Tag: Jim Beaver

The Final “Harper’s Island” Chat: A Killer And A Survivor

Well, kids, it’s over: “Harper’s Island” has reached its conclusion, and we finally know who the killer is. I get the impression, however, that many people had it figured out long ago. As for me, I’ve said it elsewhere, but just for the record, I’ll say it here as well: I never really had a theory, because I was too busy enjoying the ride. As a result, I didn’t have nearly as many problems with the final episode as, say, Michael Slezak over at EW’s PopWatch Blog. Now, that’s not to say that I didn’t spend a fair amount of time saying to my wife, “It couldn’t be that person, could it? That’d be too easy, wouldn’t it?” But never once could I be heard to suggest that I had any real idea as to who was knocking off folks on a weekly basis.

I did, however, find myself growing increasingly enthusiastic about seeing who the Victim of the Week was. It’s hard to tell how many people were reading these interviews, since – with the notable exception of Jim Beaver – the majority of the comments tended to be criticisms of my victim numbering (in retrospect, I never should’ve started counting them in the first place, but it’s far too late to worry about it now), but I’ve certainly enjoyed talking to the various folks over the course of these 13 episodes. If nothing, I feel that, by doing these weekly interviews, I managed to bring “Harper’s Island” to the attention of some of my friends who might not otherwise have been aware of it, so I’ll take my sense of accomplishment where I can find it.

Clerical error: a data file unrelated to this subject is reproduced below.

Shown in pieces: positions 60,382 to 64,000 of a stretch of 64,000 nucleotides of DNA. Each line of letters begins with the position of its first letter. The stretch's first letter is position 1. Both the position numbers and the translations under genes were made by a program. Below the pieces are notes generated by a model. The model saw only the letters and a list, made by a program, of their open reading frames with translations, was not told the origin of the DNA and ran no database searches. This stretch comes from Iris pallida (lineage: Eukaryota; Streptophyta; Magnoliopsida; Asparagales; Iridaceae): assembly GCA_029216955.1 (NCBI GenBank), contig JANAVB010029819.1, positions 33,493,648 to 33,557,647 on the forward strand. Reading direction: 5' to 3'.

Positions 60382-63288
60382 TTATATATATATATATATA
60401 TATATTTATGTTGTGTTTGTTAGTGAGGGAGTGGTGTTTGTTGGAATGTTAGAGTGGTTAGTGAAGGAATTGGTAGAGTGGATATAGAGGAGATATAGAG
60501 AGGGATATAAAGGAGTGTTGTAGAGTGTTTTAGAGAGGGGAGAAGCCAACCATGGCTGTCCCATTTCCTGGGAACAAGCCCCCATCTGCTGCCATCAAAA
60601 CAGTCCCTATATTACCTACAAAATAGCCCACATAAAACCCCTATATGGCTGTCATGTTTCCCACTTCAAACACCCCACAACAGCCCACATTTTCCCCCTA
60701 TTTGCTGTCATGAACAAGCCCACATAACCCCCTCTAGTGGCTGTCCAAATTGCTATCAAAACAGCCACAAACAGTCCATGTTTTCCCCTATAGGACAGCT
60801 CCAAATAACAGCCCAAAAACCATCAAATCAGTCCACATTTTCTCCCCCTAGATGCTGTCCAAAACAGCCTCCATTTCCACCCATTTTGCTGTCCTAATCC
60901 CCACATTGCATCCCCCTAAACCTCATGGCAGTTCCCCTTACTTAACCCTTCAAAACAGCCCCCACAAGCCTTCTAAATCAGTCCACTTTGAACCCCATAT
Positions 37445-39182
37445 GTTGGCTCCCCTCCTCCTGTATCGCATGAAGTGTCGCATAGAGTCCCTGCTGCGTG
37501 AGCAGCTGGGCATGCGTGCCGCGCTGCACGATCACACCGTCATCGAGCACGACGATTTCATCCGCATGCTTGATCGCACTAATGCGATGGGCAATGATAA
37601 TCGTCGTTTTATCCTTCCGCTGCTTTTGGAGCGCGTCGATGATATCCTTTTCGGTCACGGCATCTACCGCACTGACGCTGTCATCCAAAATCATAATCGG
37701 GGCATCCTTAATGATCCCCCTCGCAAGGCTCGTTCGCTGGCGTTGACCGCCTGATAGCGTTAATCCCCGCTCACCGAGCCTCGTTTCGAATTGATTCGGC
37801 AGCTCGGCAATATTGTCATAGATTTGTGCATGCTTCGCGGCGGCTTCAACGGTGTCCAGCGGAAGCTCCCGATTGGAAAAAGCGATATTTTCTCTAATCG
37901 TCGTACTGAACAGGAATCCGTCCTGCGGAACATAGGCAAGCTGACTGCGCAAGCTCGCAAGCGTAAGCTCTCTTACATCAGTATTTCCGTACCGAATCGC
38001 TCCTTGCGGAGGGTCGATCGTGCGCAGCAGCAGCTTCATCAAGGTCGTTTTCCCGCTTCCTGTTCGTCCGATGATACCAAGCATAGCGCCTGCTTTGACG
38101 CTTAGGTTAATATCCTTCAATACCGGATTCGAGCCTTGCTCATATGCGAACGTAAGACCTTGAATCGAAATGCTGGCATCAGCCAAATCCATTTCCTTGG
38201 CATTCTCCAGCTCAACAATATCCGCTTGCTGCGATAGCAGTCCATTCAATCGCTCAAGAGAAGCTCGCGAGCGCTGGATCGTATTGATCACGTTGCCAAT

One last observation: if you dug the show, or if you missed the first episode or two and figured you’d never be able to catch up, then you’ll be pleased to hear that the series will be released on DVD on September 8, 2009. Better yet, it will be filled with loads of bonus material, including some of the scenes you may have read about in these interviews which didn’t make the cut. If you want to get your pre-order in right now, all you have to do is click right here.

And with that bit of shilling for CBS/Paramount out of the way, let us move onward and offer up the final installment in our “Harper’s Island” interview series…!